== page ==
The Degaev Affair: Terror and Treason in Tsarist Russia / Edition 1

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Overview

This book tells for the first time the extraordinary story of Sergei Degaev, a political terrorist in tsarist Russia who disappeared after participating in the assassination of the chief of Russia’s security organization in 1883. Those who knew and admired Alexander Pell at the University of South Dakota never guessed that he was actually Degaev, a revolutionary who had reinvented himself as a quiet mathematics professor.
“An amazing story, part Dostoevsky, part Conrad. . . . Remarkable.”—Michael J. Ybarra, Wall Street Journal
“One of the most distinguished historians of Russia . . . [gives] us a real-life thriller that is also a cautionary tale rich with insight into depths of the human psyche.”—David Pryce-Jones, Commentary
“Absorbing, brilliantly researched. . . . [A] fascinating display of scholarly detective work.”—Raymond Carr, Spectator
“Pipes is the finest historian of late nineteenth- and early twentieth-century Russia. . . . [His] Degaev Affair takes the reader through the dark and terrifying alleyways of the historical underworld. As a story, it ranks as a true-life version of Conrad’s Under Western Eyes.”—Nikolai Tolstoy, Literary Review
“A brilliant history of treason, deception, terror, and academe in the underworld of Imperial Russia and the respectability of midwestern U.S. universities.”—Simon Sebag Montefiore, Financial Times
“Fascinating.”—Orlando Figes, New York Review of Books

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Editorial Reviews

From the Publisher

"An amazing story, part Dostoevsky, part Conrad. . . . Remarkable.”—Michael J. Ybarra, Wall Street Journal

“One of the most distinguished historians of Russia . . . [gives] us a real-life thriller that is also a cautionary tale rich with insight into depths of the human psyche.”—David Pryce-Jones, Commentary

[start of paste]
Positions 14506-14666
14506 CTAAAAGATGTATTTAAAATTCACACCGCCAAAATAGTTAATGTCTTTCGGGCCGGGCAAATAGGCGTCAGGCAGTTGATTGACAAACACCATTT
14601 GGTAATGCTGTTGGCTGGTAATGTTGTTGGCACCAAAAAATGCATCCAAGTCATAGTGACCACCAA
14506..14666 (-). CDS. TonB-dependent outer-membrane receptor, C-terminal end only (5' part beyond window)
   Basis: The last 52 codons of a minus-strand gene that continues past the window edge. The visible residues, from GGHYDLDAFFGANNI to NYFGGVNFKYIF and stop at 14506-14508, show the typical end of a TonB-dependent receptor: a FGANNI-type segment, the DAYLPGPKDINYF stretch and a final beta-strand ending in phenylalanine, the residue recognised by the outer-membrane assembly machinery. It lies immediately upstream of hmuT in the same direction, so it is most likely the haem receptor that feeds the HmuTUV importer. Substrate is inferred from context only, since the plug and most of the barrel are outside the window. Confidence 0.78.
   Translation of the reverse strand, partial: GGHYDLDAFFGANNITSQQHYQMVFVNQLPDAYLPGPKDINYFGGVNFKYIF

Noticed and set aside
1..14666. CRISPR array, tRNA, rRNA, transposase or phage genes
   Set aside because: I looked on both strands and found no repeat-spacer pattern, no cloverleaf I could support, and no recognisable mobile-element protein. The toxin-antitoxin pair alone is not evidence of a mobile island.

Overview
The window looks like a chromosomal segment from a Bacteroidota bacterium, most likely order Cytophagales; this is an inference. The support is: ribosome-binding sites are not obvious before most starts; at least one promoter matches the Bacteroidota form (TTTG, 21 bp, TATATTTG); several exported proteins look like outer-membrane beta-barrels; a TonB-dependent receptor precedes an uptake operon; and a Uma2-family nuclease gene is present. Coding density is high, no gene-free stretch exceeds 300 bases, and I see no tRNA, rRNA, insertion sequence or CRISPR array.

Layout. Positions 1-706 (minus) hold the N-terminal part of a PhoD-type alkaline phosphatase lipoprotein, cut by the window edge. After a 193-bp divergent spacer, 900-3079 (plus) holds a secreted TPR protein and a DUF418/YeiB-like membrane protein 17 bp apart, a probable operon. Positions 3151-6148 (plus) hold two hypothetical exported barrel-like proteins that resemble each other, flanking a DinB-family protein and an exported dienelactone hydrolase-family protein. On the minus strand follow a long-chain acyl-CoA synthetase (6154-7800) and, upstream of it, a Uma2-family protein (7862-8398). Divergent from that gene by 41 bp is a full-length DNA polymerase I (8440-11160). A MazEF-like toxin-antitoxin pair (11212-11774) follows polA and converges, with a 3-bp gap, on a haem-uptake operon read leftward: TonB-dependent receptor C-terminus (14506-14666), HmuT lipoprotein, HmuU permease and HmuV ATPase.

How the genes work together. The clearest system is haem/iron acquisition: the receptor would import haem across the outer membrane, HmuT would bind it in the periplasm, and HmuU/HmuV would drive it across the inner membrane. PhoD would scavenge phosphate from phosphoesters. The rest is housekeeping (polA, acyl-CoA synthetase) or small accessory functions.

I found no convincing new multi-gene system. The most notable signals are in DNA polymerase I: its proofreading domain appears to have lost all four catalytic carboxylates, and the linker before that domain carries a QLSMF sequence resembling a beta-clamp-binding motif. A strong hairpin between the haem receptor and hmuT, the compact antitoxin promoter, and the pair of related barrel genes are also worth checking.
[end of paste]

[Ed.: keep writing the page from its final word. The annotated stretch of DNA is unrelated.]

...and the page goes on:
“Absorbing, brilliantly researched. . . . [A] fascinating display of scholarly detective work.”—Raymond Carr, Spectator

Library Journal
Pipes (history, emeritus, Harvard) has mined the available archives to paint a complex picture of a terrorist and police officer in a game of mutual self-advancement, beginning with his involvement in the People's Will, an early terrorist group that was responsible for the March 1881 assassination of Tsar Alexander II. Sergei Degaev (1857-1921) played his part by helping to dig the tunnel in which the assassins hid. The next year, while in prison, he turned police informant, revealing identities of group members; the resulting mass arrests of those members decimated the group. The following year, Degaev also betrayed his police handler, revealing the identities of other police informants to the remaining leadership of People's Will. Then, he assassinated the police handler. Degaev is mentioned briefly in works on 19th century Russian radical groups (e.g., Adam Bruno Ulam's In the Name of the People and Avraham Yarmolinksy's Road to Revolution), but this is the first full-length work on him. It focuses on his first 35 years, with brief mention of his quiet second career as a mathematics professor in the United States. Essential for collections on Russian history and terrorism.-Marcia L. Sprules, Council on Foreign Relations Lib., New York Copyright 2003 Reed Business Information.
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Product Details

  • ISBN-13: 9780300107722
  • Publisher: Yale University Press
  • Publication date: 4/10/2005
  • Edition description: New Edition
  • Edition number: 1
  • Pages: 168
  • Product dimensions: 5.00 (w) x 8.00 (h) x 0.39 (d)

Meet the Author

Richard Pipes is Baird Professor of History, Emeritus, Harvard University. He is the author or editor of twenty-six books, including The Unknown Lenin: From the Secret Archive and Vixi: Memoirs of a Non-Belonger, both published by Yale University Press.

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Table of Contents

List of Illustrations
Preface
List of Abbreviations
1 Alexander Pell 1
2 Sergei Degaev 8
3 Lieutenant Colonel Sudeikin 32
4 The Police Run the Revolution 68
5 Sudeikin's Murder 94
Epilogue 119
Appendix 127
Notes 135
Index 147
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